> >>> consciousness, which is a multi-trillion cell awareness.
> >> Exactly what I said. In fact one's only example of consciousness is their 
> >> own.  The
> >> consciousness of other humans is an inference.
> > I agree. Although I would qualify the inference. It's more of an
> > educated inference. I'm making a different point with it though. I'm
> > saying there is a problem with our default assumptions about micro
> > brain mechanisms correlating with macro psychological experiences.
> Fine.  Think of a test that would prove the competing theory wrong.

What's the competing theory? "Someday we will find a connection?"

> >>> The trick is
> >>> to realize that you cannot directly correlate our experience of
> >>> consciousness with the 3-p cellular phenomenology, but to only
> >>> correlate it with the 3-p behavior of the brain as a whole.
> >> That's the experimental question, and you don't know the answer.
> > I don't claim to have the answer, but I have a hypothesis, which has
> > to be understood using this way of looking at the mind and brain.
> >>> That's the
> >>> starting point. If you are going to try to understand what a movie is
> >>> about, you have to look at the whole images of the movie, and not
> >>> focus on the pixels of the screen or the mechanics of pixel
> >>> illumination to guide your interpretation. There is no human
> >>> consciousness at that low level. There may be sensorimotive 1-p
> >>> phenomenology there, and I think that there is, but we can't prove it
> >>> now. What we can prove is there in 3-p would only relate to that low
> >>> level 1-p which is unknown to us.
> >>> My proposition is that our 1-p consciousness builds from lower level 1-
> >>> p awareness and higher level 1-p semantic environmental influences,
> >>> like cultural ideas, family traditions, etc.
> >> But that is entirely untestable since we have no access to those 1-p 
> >> consciousnesses.
> >> Cultural ideas, family traditions are 3-p observables.
> > We have access to our own 1-p consciousness. What else do we need?
> We need to show that it is not entirely determined by the the physical 
> evolution of the brain.

Wouldn't we first need a plausible mechanism for physical evolution in
the brain to lead to 1-p awareness? It's not like growing sharper
teeth, there's nothing that can just be quantitatively augmented or
diminished to suddenly make consciousness happen in something that has
no possibility of being conscious. The possibility of consciousness in
the first place is the mystery that materialism and determinism have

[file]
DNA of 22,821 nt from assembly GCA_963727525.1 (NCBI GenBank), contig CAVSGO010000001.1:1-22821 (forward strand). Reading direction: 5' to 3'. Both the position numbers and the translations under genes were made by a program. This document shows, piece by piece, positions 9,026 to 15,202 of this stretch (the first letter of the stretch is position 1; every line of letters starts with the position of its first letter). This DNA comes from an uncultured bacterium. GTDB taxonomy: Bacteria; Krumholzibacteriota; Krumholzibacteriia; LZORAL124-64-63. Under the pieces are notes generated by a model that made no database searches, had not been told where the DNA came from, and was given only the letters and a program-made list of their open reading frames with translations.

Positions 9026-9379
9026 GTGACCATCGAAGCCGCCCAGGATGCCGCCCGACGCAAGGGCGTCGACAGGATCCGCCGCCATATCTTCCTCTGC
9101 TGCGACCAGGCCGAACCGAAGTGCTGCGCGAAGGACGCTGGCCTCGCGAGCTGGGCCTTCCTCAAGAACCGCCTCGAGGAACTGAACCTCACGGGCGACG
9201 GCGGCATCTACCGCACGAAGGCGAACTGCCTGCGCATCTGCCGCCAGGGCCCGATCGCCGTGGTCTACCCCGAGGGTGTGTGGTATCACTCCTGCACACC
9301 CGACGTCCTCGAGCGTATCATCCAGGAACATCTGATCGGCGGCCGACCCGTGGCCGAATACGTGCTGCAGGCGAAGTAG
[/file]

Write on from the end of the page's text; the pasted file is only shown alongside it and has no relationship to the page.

to address, not that the fact of consciousness needs to account for
itself in physical terms.

> > Cultural ideas and family traditions are not 3-p observable - they
> > have no melting point or specific gravity, they occupy no location -
> > they must be inferred by 1-p interpretation/participation/consensus.
> Everything is inferred from 1-p experiences.  But cultural ideas and 
> traditions are
> public; they can be observed by more than one person and they can reach 
> intersubjective
> agreement just like any other facts about the world.

They are public to the members of the particular culture only. That's
not 3-p, it's 1-p plural.

> >>> It is not predictable
> >>> from 3-p appearances alone, but not because it breaks the laws of
> >>> physics. Physics has nothing to say about what particular patterns
> >>> occur in the brain as a whole.
> >> Sure it does - unless magic happens.
> > Consciousness happens. Physics has nothing to say about what the
> > content of any particular brain's thoughts should be. If give you a
> > book about Marxism then you will have thoughts about Marxism - not
> > about whatever physical modeling of a brain of your genetic makeup
> > would suggest.
> Do you think a book about Marxism is not physical and reading it is not a 
> physical
> process?  What is your evidence for this.

Because if the book is written in Russian then you won't (I'm
assuming) be able to read it. If you learn to read Russian then it
becomes a book about Marxism to you, but with no changes to the ink or
pages in the book. A book is a physical thing, but 'about Marxism' is
a 1-p subjective experience.

> That's the whole question: Is thinking a purely
> physical process or does it include some extra-physical part.

That's your question, not mine. I see the physical and experiential in
clear and specific relationship of mutual interdependence. Thinking is
not extra-physical, it is entero-physical.

> >>> There is no relevant biochemical
> >>> difference between a one thought and another that could make it
> >>> impossible physically,
> >> So you say.   But I think there is.  If you think of an elephant there is 
> >> something
> >> biochemical happening that makes it not a thought about a giraffe.  So 
> >> when you read
> >> "elephant" it is impossible to think of a giraffe at that moment.
> > Nah, you can easily be hypnotized to think of a giraffe whenever you
> > see the word elephant. I don't understand what it would prove anyways.
> > Each person reading the word for elephant in their own language will
> > have different biochemical happenings which could not be proactively
> > tied to elephantness or giraffeness if you didn't already have a
> > correlation established beforehand from first hand anecdotal reports
> > of subjective content. There is no predictive route from the
> > biochemistry to zoological linguistic complexes and no role for any
> > such complexes to play in the observed biochemistry.
> >>> just as there is no sequence of illuminated
> >>> pixels that is preferred by a TV screen, or electronics, or physics.
> >>>> Of course this violation maybe hard to detect in something very 
> >>>> complicated like a brain;
> >>>> but Craig's theory doesn't seem to assume the brain is special in that 
> >>>> respect and even a
> >>>> single electron supposedly has these extra, unobservable variables, i.e. 
> >>>> a mind of its
> >>>> own.
> >>> No. I have never said that a particle has a mind of it's own, I only
> >>> say that it may have a sensorimotive quality which is primitive like
> >>> charge or spin, but that this quality scales up in a different way
> >>> than quantitative properties.
> >> Scales up how?
> > Qualitatively. Richer, deeper, more meaningful qualia. Where else does
> > it come from? A metaphysical dimension?
> > How is this sensormotive quality detected or measured?
> > It is felt. It is experienced first hand as qualia.
> >> What's its
> >> operational definition?
> > What form do you want it in? Defined in terms of what?
> An opertaional definition is in terms of operations that will detect or